While the rest of The Killers have a lie down and pretend their singer’s work ethic isn’t happening, Brandon Flowers releases his second solo album. It’s his seventh album in 12 years; what is he running on?
A solo career was a sure bet, with Flowers pieced together with attributes generally overlooked when constructing rock singers: evangelist religion, Pet Shop Boys’ Behaviour, and the Marlborough man, but he’s possibly the last proper pop star. Yet his skill is in remaining the outsider; he understands that the romance remains with the dreamer, not the achiever.
The last time we saw him he was throwing himself at the O2 with the enthusiasm of four men, which in light of the rest of The Killers sulking like teenagers on a family holiday was a good thing. The band were peaking with their fourth proper album, Battle Born, which felt like an attempt to be as big as U2 - something even U2 currently struggle with, being unable to stay on stage, iTunes or even a bike. Typically, Flowers now thinks Battle Born wasn’t good enough, and a week after the release of The Desired Effect, he already wants The Killers, to whom he remains loyal, to prove themselves again.
Unlike his first solo album, named after Flamingo road in Las Vegas, The Desired Effect, is seemingly based upon Steve Winwood and Rod Stewart 1980s’ album covers. It’s quick off the grid with “Dreams Come True”, wander-lusting, and dribbling over some distant horizon of ‘a country unseen’ before even catching his breath. As someone who once hoped to be a bellboy, he admirably plays down any smugness at all he’s achieved.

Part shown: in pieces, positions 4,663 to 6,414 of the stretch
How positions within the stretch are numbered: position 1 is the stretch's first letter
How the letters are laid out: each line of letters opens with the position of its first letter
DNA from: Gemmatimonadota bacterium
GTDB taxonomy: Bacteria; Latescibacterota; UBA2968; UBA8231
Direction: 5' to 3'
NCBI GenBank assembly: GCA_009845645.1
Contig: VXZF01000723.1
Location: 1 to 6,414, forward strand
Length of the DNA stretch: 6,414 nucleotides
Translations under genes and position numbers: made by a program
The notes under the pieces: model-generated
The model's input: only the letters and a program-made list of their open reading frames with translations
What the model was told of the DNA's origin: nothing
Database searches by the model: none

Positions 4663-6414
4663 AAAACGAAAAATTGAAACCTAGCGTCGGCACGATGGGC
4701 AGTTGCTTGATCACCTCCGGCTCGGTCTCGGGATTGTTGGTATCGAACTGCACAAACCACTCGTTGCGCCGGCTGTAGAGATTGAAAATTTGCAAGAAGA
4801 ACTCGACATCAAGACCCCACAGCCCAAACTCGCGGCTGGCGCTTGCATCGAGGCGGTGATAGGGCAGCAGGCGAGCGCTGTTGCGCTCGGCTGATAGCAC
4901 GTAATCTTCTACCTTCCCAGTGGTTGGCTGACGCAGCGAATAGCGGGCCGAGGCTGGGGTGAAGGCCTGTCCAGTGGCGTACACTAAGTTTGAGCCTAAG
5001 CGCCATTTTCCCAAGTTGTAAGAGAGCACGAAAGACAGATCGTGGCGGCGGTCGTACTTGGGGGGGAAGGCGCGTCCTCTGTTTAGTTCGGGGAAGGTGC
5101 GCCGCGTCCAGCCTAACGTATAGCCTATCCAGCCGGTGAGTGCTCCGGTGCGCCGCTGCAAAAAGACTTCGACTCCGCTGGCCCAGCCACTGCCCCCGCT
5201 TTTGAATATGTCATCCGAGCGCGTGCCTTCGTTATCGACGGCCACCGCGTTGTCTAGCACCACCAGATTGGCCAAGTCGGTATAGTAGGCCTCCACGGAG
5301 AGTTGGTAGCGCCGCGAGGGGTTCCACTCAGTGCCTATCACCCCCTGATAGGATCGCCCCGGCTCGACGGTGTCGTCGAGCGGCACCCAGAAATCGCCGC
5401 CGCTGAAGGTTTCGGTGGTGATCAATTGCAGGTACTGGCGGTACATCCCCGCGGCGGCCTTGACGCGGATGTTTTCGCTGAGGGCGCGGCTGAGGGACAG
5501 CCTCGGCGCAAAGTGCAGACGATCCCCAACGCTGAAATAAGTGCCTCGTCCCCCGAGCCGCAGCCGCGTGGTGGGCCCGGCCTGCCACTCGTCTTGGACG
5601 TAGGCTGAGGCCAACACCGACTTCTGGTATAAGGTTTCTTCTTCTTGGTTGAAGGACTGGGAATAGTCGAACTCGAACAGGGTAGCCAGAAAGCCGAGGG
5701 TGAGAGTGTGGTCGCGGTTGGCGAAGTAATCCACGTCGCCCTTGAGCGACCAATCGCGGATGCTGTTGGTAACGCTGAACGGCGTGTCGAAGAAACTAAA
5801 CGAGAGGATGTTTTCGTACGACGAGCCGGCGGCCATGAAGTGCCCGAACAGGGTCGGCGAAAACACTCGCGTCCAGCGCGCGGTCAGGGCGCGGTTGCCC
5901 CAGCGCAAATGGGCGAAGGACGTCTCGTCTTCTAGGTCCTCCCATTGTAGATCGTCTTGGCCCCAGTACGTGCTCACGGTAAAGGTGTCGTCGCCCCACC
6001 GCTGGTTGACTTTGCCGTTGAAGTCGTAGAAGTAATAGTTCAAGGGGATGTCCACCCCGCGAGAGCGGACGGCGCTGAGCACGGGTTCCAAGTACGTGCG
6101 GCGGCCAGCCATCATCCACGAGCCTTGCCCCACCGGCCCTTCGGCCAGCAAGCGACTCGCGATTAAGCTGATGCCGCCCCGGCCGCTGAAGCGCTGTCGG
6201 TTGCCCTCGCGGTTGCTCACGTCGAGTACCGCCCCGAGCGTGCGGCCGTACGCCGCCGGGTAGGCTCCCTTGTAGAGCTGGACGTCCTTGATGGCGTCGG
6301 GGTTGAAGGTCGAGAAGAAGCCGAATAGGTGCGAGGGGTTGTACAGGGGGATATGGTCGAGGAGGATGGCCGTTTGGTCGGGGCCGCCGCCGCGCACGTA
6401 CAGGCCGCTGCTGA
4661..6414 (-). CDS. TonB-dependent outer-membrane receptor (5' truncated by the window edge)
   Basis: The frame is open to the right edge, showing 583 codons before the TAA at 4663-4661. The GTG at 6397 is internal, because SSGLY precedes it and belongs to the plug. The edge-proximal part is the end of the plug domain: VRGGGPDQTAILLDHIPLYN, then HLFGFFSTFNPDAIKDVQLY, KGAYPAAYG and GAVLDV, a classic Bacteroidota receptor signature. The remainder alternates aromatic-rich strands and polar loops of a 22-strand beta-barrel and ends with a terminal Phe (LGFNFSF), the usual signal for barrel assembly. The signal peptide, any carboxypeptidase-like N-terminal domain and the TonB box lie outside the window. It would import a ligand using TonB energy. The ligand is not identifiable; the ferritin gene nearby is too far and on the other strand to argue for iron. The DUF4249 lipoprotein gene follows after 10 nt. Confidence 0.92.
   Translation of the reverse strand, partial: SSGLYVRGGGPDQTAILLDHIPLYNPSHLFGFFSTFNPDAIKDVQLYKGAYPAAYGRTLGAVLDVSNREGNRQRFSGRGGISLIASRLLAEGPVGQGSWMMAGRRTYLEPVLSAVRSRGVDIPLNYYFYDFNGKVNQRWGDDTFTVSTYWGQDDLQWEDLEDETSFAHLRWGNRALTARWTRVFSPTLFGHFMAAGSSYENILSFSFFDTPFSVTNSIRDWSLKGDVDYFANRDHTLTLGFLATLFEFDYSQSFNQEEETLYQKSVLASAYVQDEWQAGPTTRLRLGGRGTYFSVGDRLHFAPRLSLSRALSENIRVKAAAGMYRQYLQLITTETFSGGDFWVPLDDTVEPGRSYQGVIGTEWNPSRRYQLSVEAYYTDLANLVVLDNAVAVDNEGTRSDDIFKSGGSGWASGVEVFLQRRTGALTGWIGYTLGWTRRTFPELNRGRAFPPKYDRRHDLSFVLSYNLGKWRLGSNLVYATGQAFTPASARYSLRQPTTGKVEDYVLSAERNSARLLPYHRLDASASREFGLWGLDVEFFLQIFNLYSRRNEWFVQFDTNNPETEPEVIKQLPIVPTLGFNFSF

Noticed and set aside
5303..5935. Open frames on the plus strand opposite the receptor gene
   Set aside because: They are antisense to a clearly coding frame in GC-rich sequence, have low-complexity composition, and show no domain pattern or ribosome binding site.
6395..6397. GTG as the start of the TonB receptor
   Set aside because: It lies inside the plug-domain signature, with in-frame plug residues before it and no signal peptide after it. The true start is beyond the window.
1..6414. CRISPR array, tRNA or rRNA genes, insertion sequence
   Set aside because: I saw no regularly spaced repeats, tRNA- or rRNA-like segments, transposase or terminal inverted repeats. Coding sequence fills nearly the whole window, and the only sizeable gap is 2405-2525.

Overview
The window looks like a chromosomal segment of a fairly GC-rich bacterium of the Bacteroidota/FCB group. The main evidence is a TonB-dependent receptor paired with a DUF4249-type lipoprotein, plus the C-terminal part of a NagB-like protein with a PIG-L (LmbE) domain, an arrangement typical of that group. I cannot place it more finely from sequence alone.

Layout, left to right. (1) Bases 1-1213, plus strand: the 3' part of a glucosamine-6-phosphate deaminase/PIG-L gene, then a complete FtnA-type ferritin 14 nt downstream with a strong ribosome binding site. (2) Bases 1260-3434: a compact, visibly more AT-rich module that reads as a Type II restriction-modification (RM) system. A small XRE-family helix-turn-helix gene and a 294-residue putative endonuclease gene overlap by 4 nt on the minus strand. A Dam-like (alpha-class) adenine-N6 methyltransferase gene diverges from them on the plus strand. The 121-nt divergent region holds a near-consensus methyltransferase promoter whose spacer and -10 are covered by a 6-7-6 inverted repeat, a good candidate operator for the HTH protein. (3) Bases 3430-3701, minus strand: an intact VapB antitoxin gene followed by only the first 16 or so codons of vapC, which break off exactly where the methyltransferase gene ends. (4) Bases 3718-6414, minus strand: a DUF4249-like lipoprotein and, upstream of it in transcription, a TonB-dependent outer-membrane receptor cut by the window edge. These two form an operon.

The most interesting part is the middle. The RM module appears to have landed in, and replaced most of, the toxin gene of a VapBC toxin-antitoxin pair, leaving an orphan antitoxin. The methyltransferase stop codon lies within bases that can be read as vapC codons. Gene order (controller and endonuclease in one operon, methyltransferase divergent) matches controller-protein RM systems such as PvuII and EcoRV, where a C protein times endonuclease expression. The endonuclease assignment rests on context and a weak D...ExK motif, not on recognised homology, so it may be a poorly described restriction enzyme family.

Once you recover from backing vocals that appear to have drunkenly put their head around the dressing room’s door, the stalkerish “Can’t Deny My Love” is vintage wide screen pop. It’s reminiscent of Kate Bush, as is the video, which puts rumours of cult practices by Mormons to rest by, well, depicting hooded cultish practices.
While the Killers hinted at a love for smooth AOR, this screams it. "I Can Change" is impossible to hear without scrunching up your shirt-front and singing into a wind fan, and that’s before the sample of synth pop’s finest moment (Bronski Beat’s “Small Town Boy”) kicks in. It’s a John Hughes film in four minutes. And has a snatch of Pet Shop Boy Neil Tennant. It’s so good that whatever following it was going to struggle - “Still Want You” is weedy, despite its gospel choir.
Flamingo sounded like a Killers album that the others hadn’t bothered to turn up to, but this is truly his own. Somehow, from a Vegas resident who probably still hasn’t seen real snow, the Scandinavian melancholy of a-Ha prevails throughout. The glorious synth pop of “Lonely Town” could be Hall and Oates, and there are echoes of Everything But The Girl on the gentle pain of Never Get You Right. Aside from a slightly unconvincing detour through Nevada’s country clubs via the Huey Lewis and the News 12-bar boogie of Digging Up The Heart, it’s packed with wistful hit singles; that’s if pop songs charted these days, which they don’t.
Somehow, despite his success, Flowers understands that good music isn’t about what you have, but what could have been, and although his wife must wonder who he’s singing about all the time, the rest of us can press our face against the windows of childhood car journeys, and dream.